No question, the U.S. Gulf Coast ranks as the nation’s largest LNG seaport with a cluster of liquefaction and export terminals, as well as new proposed projects, that watermark this huge, relatively young subset of America’s oil and gas industry. For now, the impact of COVID-19 has slammed our LNG exports hard due to demand destruction, we all know that. Nevertheless, as global economies recover—and they are, especially in Asia—the world’s need for gas supplies in the form of LNG will rebound in a big way. And away from the La., and Texas Gulf Coast, new LNG projects and expansions are set to play a featured role to export the fuel every economy depends on.
Kinder Morgan’s Elba Island in Georgia Set to Fire Up Trains 7 and 8
Who can’t use some backstory for context? Kinder Morgan’s Elba LNG Project began construction in 2016 when the company added liquefaction and export capacity to Southern LNG’s existing terminal in Chatham County, Ga. With 10 trains planned for the facility, six now are in service with the remaining four trains expected to go online this year. Houston-based KM now has asked FERC to begin service on Train 8 while Train 7 finishes commissioning. Upon completion of all 10 trains, the $2 billion terminal will offer capacity to export 2.5 MTPA. As an interesting side note, Argus Media doesn’t include Elba in its analysis of the “first wave” of U.S. LNG export buildouts expected in 2020.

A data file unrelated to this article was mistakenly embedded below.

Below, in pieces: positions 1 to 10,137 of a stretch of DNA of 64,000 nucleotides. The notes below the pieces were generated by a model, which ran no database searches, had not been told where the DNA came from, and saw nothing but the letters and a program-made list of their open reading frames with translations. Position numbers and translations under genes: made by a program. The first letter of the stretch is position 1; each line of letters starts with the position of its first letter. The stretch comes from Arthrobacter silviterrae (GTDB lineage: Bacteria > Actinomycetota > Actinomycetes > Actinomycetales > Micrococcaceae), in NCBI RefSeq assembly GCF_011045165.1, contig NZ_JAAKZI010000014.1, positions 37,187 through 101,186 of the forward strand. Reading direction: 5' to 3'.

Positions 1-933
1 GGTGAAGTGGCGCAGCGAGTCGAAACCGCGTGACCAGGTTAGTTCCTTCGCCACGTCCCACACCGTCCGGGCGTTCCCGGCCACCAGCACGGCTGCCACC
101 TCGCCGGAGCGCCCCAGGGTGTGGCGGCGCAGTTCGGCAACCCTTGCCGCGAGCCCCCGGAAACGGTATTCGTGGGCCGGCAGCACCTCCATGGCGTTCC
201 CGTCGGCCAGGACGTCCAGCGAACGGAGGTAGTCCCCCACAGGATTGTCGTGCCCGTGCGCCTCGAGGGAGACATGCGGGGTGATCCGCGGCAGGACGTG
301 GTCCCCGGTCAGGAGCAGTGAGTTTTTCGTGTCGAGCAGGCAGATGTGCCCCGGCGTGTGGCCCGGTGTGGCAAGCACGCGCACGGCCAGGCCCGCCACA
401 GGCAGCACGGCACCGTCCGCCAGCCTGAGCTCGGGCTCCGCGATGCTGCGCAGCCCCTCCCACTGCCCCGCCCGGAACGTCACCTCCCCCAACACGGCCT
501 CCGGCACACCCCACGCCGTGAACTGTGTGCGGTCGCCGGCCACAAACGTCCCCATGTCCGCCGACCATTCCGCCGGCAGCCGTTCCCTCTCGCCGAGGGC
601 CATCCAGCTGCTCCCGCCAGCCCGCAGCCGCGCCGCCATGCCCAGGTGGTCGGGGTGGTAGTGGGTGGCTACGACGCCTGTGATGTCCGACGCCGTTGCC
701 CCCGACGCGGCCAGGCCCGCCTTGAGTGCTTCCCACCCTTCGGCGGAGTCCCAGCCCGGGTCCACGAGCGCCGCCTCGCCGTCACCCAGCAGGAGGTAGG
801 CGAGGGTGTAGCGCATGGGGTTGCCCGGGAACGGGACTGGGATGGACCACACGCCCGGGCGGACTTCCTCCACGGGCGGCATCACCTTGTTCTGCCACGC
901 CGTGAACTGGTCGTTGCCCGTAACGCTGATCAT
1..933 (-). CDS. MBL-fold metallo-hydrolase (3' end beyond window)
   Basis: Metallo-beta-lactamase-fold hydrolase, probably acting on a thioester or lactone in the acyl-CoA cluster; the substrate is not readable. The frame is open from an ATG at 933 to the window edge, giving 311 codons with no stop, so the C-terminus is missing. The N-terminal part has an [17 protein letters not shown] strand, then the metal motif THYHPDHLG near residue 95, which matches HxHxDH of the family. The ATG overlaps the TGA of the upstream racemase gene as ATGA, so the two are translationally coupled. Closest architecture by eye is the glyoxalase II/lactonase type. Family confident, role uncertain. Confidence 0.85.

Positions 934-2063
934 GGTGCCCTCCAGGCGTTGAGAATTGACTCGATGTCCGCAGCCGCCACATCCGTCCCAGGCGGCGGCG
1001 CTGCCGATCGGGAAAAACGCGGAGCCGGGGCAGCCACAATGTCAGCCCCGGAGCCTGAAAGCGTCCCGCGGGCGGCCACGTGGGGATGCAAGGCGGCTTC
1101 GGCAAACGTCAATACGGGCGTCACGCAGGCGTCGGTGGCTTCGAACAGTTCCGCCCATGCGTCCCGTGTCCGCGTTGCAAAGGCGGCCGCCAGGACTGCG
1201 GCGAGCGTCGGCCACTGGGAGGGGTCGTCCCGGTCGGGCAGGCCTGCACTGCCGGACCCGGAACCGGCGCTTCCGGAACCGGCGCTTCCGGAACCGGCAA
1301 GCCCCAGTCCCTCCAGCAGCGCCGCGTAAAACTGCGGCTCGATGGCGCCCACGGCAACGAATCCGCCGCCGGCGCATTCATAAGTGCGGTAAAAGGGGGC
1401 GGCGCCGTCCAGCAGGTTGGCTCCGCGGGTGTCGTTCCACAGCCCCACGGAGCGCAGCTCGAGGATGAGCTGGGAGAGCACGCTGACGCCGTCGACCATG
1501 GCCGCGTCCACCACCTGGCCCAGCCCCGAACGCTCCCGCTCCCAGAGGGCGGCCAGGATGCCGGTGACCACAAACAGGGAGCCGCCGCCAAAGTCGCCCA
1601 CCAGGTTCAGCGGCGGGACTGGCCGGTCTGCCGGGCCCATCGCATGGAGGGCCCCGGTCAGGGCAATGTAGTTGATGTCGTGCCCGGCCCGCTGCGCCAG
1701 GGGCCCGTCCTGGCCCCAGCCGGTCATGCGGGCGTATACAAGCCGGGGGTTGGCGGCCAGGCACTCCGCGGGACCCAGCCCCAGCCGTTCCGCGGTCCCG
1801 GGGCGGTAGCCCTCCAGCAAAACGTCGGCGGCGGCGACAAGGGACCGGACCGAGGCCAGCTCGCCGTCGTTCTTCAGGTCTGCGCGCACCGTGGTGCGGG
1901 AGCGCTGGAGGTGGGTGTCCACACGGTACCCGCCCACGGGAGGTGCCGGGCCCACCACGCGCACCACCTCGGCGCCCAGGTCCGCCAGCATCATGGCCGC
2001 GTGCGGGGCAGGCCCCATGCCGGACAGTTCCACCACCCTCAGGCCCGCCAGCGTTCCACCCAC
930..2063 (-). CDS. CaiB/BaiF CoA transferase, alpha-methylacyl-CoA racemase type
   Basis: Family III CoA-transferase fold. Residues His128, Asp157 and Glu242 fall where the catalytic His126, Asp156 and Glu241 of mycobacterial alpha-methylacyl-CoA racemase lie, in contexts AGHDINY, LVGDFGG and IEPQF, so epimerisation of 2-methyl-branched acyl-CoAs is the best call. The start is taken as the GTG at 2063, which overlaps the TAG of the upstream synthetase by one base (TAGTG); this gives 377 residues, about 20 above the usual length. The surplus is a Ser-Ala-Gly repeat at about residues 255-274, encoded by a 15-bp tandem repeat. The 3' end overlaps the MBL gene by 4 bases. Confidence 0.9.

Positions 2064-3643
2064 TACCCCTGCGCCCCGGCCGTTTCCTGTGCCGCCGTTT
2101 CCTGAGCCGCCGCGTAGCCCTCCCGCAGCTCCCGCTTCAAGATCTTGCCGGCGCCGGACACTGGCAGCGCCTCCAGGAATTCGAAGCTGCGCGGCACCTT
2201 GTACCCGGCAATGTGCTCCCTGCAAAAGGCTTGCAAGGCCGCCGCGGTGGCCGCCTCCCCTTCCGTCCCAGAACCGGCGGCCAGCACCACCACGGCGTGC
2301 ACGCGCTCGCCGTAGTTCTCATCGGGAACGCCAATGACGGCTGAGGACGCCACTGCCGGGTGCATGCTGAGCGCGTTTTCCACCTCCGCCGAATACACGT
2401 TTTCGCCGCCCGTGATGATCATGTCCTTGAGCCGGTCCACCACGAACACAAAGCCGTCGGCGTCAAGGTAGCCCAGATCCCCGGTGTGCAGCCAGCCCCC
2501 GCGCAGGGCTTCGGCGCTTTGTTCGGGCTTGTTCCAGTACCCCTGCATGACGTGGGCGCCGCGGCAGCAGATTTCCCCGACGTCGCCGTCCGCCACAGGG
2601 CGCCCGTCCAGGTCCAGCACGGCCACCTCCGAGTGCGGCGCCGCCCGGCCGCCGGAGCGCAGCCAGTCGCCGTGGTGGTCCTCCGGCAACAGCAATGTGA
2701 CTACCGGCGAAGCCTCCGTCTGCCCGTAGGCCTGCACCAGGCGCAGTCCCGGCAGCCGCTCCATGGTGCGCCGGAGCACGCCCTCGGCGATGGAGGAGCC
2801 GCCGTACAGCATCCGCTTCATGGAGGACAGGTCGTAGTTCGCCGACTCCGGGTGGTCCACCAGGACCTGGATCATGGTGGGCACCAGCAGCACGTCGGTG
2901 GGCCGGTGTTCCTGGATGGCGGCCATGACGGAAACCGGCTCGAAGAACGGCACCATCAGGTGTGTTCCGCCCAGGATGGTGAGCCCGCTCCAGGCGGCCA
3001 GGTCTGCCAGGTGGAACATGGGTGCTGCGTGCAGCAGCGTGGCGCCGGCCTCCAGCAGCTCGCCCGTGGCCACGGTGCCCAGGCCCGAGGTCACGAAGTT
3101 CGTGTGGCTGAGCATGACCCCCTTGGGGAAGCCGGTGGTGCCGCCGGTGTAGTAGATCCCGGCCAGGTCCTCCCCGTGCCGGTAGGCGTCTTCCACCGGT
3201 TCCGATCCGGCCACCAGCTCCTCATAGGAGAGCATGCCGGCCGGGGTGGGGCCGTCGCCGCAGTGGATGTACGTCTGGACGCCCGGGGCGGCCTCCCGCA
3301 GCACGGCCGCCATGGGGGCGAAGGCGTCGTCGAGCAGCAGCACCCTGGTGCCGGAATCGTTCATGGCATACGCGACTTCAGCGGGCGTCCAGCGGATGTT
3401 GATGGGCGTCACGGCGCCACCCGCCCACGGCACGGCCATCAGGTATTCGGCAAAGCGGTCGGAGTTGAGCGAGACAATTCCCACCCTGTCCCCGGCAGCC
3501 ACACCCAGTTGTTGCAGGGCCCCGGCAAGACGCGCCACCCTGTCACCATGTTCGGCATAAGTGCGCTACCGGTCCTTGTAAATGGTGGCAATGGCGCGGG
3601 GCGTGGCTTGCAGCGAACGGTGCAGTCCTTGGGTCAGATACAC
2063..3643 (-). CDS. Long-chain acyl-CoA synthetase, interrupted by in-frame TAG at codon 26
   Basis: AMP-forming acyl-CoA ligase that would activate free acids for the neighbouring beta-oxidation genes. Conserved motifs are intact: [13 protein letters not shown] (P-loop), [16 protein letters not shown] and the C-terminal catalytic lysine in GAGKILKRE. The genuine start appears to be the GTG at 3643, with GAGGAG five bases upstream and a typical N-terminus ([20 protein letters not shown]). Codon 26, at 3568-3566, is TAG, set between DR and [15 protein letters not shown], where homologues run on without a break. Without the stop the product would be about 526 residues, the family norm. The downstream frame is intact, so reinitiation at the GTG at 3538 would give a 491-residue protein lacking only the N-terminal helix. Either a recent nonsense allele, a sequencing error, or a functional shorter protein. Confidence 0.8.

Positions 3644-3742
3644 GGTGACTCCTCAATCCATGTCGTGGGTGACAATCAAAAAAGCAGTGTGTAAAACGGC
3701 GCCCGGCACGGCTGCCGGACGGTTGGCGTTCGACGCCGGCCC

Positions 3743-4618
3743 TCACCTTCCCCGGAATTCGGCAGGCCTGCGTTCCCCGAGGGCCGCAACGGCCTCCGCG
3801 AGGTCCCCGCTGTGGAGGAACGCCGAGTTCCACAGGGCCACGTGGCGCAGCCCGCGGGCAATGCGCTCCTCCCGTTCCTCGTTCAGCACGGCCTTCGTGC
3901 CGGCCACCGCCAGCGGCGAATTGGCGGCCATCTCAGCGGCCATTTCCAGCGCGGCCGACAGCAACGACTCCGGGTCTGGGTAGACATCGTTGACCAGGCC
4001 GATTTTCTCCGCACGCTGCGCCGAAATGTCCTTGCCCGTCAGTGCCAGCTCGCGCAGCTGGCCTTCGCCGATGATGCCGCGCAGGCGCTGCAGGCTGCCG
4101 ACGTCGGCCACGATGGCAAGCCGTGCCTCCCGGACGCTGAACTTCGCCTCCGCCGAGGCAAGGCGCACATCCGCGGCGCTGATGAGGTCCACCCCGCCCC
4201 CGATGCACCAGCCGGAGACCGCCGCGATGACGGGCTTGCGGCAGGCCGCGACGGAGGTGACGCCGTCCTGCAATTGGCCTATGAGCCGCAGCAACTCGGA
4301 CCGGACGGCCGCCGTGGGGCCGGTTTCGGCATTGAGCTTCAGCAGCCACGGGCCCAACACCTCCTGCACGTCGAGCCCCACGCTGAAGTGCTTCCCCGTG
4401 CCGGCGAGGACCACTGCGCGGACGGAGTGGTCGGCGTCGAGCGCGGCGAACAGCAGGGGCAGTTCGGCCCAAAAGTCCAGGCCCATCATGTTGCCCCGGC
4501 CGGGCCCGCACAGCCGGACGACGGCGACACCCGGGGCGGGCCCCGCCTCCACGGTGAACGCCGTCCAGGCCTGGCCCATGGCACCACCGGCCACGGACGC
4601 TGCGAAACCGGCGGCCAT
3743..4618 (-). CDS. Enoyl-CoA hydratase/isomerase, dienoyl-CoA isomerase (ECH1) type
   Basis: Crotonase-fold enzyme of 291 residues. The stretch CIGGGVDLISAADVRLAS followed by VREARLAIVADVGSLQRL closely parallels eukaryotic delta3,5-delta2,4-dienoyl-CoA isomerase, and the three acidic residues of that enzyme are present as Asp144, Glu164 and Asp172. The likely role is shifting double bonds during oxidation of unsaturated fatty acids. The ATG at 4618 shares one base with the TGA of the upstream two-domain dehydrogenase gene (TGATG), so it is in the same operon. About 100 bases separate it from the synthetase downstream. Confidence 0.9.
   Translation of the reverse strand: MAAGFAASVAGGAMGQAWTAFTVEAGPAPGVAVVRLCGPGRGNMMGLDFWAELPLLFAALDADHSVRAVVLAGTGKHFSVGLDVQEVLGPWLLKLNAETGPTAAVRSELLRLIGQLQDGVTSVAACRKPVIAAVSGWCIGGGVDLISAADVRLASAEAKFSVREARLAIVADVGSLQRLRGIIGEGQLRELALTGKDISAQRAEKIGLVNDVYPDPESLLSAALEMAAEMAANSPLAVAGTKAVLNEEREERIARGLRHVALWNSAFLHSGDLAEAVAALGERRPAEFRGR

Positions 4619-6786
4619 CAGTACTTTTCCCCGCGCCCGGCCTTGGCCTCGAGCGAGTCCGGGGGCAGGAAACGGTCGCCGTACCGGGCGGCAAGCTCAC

Pembina’s Jordan Cove LNG Project in Oregon Gets the Greenlight
From Calgary up North, Canadian pipeline heavy weight Pembina has been granted final FERC approval to move forward with its Jordan Cove LNG project in southern Oregon. The terminal will export up to 1.08 BCFD of natural gas sourced from both Canada and the U.S. and will include a 229-mile pipeline extending across four Oregon counties. Pembina expects pipeline and facility completion in 2025. The project will mark the first U.S. West Coast LNG export terminal.
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